The NOAA/NWS Storm Prediction Center (SPC)'s Day 1 Convective Outlook (not shown) on the morning of Tuesday May 29th indicated a "Slight Risk" of severe thunderstorms across the North Country. As the morning unfolded, it became increasingly clear that a significant severe weather event was likely. At that time, SPC issued a Mesoscale Discussion (MCD, not shown), a product used to call attention to a particular area of thunderstorm threat. MCDs are often issued when the SPC is considering Severe Thunderstorm and/or Tornado Watch products, and/or to alert forecasters of potential changes in upcoming Convective Outlooks. With this MCD, SPC chose to upgrade to a "Moderate Risk" of Severe Thunderstorms across portions of central and northern New York and extreme southwestern sections of Vermont. "Moderate Risk" forecasts in the North Country are rather infrequent (occurring perhaps once or twice per year). When such forecasts are issued, it often indicates the potential for a more enhanced severe weather threat.
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Figure 3 above shows the early afternoon Day 1 Convective Outlook and the associated probabilities of tornadoes, damaging winds, and severe hail. The "Moderate Risk" area highlighted in the late morning Mesoscale Discussion is shown in the left-most panel, with a broad area of "Slight Risk" surrounding this area including much of New England. Tornado probabilities ranged between 2% and 5% -- with the 5% probabilities (shaded in brown) forecast for all of Vermont and the Champlain Valley region of eastern New York. This meant that as high as a 5% probability of tornadoes occurring with 25 miles of any point were expected in the 5% probability area. Severe hail probabilities were up to 30% across the entire North Country (i.e., there was a 30% probability of at least 1 severe hail report occurring within 25 miles of any point in the 30% probability area, shaded in red). The Severe Wind Outlook forecast called for 30% severe wind probabilities (red shading), though probabilities as high as 45% (indicative of a potential significant wind damage threat, purple shading) were forecast across north-central New York and into extreme southwestern sections of Vermont.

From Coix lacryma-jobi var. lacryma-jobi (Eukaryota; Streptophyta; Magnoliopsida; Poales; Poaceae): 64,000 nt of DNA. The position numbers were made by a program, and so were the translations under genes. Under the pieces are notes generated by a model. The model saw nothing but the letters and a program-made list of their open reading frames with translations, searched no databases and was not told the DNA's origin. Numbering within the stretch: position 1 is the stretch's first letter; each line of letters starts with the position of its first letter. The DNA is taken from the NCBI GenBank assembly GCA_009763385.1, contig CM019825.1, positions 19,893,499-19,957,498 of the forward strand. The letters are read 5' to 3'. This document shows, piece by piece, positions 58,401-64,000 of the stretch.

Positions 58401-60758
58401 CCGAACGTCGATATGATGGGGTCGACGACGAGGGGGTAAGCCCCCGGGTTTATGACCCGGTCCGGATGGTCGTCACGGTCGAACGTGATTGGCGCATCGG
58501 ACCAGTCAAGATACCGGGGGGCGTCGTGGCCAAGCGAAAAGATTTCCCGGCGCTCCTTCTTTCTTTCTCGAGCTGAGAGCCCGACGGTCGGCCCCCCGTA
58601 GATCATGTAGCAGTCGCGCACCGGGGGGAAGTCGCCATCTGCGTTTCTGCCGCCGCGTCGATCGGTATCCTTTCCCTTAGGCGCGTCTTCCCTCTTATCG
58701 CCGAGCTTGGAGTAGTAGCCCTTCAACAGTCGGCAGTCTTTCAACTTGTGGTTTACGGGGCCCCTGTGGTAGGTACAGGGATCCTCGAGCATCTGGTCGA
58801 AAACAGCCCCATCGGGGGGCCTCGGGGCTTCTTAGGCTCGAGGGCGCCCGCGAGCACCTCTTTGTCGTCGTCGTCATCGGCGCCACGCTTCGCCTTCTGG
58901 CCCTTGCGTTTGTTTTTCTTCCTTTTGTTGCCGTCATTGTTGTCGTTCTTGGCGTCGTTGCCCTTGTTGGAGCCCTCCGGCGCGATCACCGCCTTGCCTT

Shortly after the early afternoon Day 1 Convective Outlook was issued, the SPC issued a Tornado Watch for most of the North Country, effective through 9:00 PM local time. This is shown in Figure 4 below. At 17 UTC (12:00 PM local), SPC issued another Mesoscale Discussion, addressing areas in the Tornado Watch. The Mesoscale Discussion graphic is shown in Figure 5. SPC forecasters pointed to a region of more enhanced tornado threat extending along and north of the position of the surface warm front (shown by the red line with red half-circles in the graphic). In addition, surface winds enhanced by channeling effects in valley locations across central and northern Vermont helped to increase low-level wind shear that can be favorable for tornado formation.
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Click to enlarge

Figure 1: Google Map plot of severe weather reports and severe thunderstorm warning polygons (blue shapes) on 29 May 2012.
Figure 2: Google map background with tornado warning polygons (red shapes) and severe weather reports on 29 May 2012.
Figure 3: Storm Prediction Center Day 1 Severe Weather Outlook at 1630 UTC on 29 May 2012.
Figure 4: Tornado Watch #313 issued by the Storm Prediction Center on 29 May 2012 at 1631 UTC.
Figure 5: Mesoscale Discussion issued by the Storm Prediction Center on 29 May 2012 at 17 UTC.